Saturday, February 5, 2011

Tucson Area Had Natural Gas Shortage This Week

Some Tucson-area customers may be without natural gas service as late as Monday or Tuesday, Southwest Gas spokeswoman Libby Howell said.
The utility is bringing in about 70 workers from elsewhere to help re-start gas service at homes on Tucson's east side.
About 14,000 Tucson homes east of North Swan Road in the Catalina Foothills and in the Rita Ranch area have been without natural gas service since this morning, Howell said.
Southwest Gas workers will have to go door-to-door in those areas twice, Howell said. First they will turn off the meters at each house, then they will go inside each house to light pilot lights and ensure service has resumed, Howell said.
In response to the outages and record cold, city officials are opening two shelters at 5 p.m. today. They are at Udall Center, 7200 E. Tanque Verde Road and Pantano Christian Church, 10355 E. 29th St.
The Udall location will permit pets but only if they are in crates, and the Pantano location will not accept pets.
A shortage of natural gas in the pipeline that serves Tucson left areas on Tucson's northeast and southeast sides without gas service beginning this morning.
The southern part of Sierra Vista, down to Hereford, also is without gas service. Cochise County has set up temporary warming centers, not equipped as shelters, in Benson, Bisbee, Douglas, Sierra Vista and Willcox.
The places most affected around Tucson are from North Swan Road eastward in the Catalina Foothills to North Wentworth Road and the Rita Ranch area on the southeast side.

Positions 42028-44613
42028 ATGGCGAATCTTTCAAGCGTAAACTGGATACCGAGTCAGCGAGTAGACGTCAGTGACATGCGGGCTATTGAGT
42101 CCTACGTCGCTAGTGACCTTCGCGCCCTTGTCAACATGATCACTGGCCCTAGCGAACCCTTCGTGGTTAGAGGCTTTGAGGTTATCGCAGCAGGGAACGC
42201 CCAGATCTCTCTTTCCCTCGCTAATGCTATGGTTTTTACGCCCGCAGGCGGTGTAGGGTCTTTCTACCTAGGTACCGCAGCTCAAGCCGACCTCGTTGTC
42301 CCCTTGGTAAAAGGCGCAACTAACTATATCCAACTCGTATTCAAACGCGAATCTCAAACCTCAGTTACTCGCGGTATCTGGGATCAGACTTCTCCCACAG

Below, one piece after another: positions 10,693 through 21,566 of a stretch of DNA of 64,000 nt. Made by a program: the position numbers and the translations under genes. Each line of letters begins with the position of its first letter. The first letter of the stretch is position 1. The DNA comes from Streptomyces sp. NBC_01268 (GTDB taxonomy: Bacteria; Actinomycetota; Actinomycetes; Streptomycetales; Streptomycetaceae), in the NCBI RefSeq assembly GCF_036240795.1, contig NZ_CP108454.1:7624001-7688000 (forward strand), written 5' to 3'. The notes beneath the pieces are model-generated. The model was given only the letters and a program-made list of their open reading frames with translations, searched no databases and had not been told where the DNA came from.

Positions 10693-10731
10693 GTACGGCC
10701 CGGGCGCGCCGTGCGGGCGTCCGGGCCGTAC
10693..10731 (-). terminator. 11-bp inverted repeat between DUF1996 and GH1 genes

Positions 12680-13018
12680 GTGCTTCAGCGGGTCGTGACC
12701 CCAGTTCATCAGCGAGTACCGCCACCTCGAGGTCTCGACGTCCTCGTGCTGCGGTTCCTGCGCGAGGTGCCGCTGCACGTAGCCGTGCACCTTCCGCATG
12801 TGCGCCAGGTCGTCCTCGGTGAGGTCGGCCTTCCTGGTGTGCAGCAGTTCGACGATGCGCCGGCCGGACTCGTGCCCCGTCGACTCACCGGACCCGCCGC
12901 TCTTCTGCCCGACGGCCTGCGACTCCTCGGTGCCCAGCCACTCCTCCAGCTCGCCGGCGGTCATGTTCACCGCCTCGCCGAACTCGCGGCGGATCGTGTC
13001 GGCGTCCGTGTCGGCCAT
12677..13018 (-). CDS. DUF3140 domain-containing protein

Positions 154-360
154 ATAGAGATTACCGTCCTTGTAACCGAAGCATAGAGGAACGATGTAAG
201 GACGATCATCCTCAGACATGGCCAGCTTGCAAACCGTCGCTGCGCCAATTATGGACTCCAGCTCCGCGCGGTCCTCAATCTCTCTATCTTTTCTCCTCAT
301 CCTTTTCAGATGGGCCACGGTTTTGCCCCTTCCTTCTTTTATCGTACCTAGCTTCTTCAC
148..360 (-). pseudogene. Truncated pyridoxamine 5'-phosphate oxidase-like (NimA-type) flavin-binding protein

Southwest Gas is asking customers who still have natural-gas service to limit their use by turning down the heat and reducing hot-water usage.
The reason for the shortage is not only the high demand by residential customers but also high demand by power companies to fuel their plants, El Paso Natural Gas said in a news release. In addition, power outages and freeze-offs in the areas that supply gas have reduced the supply.
“More gas is being taken off our system than we have supplies coming into the system,” El Paso said.
El Paso supplies the gas used by Southwest’s customers, while Southwest runs the local distribution system. El Paso said it is shifting all the gas possible into its pipeline.
East-side resident Donna Ester said her thermostat was set at 60 degrees all night but the gas went out before it automatically goes up during the day. The result: the indoor temperature was in the low 50s all day and promised to go further down.
“I worry most about my cat because he is always cold,” Ester said via e-mail. “I’ve been heating up a neckwarmer in the microwave and putting it in his bed.”
A drop in the pipeline's pressure began knocking out customers' service around 6:30 a.m., Howell said. As the extent of the problem became clear, the utility turned off service to affected areas.
It’s a scary scenario for elderly people living in Hereford, resident Beverly Manigault said. The temperature dropped below zero in their area, which lies in a dip near the Huachuca Mountains, she said.
Electric space heaters are sold out at local retail stores, but Manigault’s husband was able to buy three at the store on Fort Huachuca, she said.
They’re using two in their home and gave the other to an elderly neighbor, she said.
At Loew's Ventana Canyon resort, on the northeast side, 400 guests found themselves without heat today, General Manager Brian Johnson said. The resort adjusted by serving mostly cold items in the restaurants and providing extra blankets to guests.
About 10 guests checked out as a result, he said. Guests may also request to be moved to another inn, he said.
The resort's engineers also examined the gas fireplace in the resort's lobby and determined it could be used to burn wood, so logs are flaming there now, Johnson said.
"A lot of guests we’ve talked to have been very understanding," he said. "It’s totally out of our control."

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